That’s what a graph database does: Categorize information so that we can create queries for those categories and see the connections between entities.

This service had been pretty much absent from Azure, which seems astounding, especially given the importance of artificial intelligence and big data to Microsoft’s vision. (Of course, you can deploy anything you want on a virtual machine, including a graph database; but we’re talking about scale and performance here, something difficult to do on infrastructure.)

Data Models

As a result, Cosmos DB has four basic means of data storage:

Graph, which we just described

Key-value pairs: The most basic model of NoSQL data storage. Think pure JSON. They type of data stored is not considered important, and each record/entity can either possess a given key-value pair or not. For example, I might have a store that holds on to people, but I don’t have email addresses for all those people. In this kind of store, I would simply not provide a key-value pair for email for those people. This causes some problem when retrieving properties; I have to be prepared to handle both nulls and malformed/unanticipated data.

Column family: A column family is the more traditional means of relational data storage. Each record has a defined number of properties, or columns, and the values in those columns are of a given type. This provides me with consistent entities to query, but it also makes it more difficult to create and update records, since my entities might be missing information.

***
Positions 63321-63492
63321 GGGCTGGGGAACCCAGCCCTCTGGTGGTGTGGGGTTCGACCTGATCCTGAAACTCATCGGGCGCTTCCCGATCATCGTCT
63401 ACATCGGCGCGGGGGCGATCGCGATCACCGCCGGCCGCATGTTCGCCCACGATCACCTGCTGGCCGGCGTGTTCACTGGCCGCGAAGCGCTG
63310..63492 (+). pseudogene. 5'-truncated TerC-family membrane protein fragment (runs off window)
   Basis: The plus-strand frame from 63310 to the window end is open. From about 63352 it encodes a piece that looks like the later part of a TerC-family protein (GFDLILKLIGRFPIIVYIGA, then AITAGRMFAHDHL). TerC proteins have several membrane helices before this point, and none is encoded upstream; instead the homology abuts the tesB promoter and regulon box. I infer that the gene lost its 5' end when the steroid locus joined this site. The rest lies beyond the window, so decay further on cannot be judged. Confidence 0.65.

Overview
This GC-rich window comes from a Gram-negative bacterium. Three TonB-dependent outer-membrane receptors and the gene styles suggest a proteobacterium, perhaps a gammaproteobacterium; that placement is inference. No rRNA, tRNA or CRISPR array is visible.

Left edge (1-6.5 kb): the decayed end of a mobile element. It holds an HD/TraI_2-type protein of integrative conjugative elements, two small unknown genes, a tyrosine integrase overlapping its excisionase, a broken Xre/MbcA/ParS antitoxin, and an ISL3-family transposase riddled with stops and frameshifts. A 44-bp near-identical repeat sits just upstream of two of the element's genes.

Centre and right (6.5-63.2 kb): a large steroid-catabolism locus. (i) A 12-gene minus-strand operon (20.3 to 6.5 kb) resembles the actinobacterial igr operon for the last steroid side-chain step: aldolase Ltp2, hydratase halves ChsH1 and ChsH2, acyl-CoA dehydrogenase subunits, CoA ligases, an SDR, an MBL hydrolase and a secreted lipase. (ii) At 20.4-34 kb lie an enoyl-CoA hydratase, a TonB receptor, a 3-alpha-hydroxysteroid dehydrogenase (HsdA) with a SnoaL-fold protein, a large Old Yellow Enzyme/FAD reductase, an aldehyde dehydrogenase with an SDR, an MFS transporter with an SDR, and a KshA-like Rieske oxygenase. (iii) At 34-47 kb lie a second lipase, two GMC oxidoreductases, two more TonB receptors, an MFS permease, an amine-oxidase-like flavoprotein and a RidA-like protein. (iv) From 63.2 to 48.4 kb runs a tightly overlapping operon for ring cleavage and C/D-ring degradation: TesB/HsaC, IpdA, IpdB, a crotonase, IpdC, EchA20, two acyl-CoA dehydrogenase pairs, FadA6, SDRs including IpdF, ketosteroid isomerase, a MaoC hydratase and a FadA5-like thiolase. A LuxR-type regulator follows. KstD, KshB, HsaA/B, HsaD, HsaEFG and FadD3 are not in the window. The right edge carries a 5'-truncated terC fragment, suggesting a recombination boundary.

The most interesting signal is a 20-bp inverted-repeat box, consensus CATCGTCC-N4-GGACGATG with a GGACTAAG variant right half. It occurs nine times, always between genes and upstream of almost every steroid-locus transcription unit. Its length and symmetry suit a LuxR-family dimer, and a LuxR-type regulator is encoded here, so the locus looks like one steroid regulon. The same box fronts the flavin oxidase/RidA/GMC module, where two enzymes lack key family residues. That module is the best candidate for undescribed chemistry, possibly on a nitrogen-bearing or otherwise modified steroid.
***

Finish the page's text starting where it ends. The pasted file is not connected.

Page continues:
Documents: In this model of NoSQL data storage, each “column” of a record or entity is actually another record, or document. This allows me to store very complicated objects very efficiently, because each property of the entity either may or may not exist, and if it exists, it does not have to structurally match the other, similarly keyed entities of other records. This gives me some of the benefits of relational databases, with considerably better performance for individual record reads and writes; but I can get wildly unanticipated query results if I’m not careful, and those unexpected results can be difficult to handle gracefully.

Scaling and Availability

Like DocumentDB, Cosmos DB records are distributed across partitions and those partitions are (usually) replicated globally. Depending on the application, you either query for records from a central endpoint, and which specific global partition answers the request is resolved automatically by Azure; or you can call to a specific region.

While replication is turnkey, you can define the regions where you want partitions replicated and also geo-fence against replicating to places where data sovereignty is an issue. Failover is automatic, although you can set priority orders for each region to become primary.

Through this replication, Azure expects latency and throughput to be exceptional, especially on a global scale. If you’re in enough regions and program things correctly, the least latent partition to a specific request should serve the request immediately.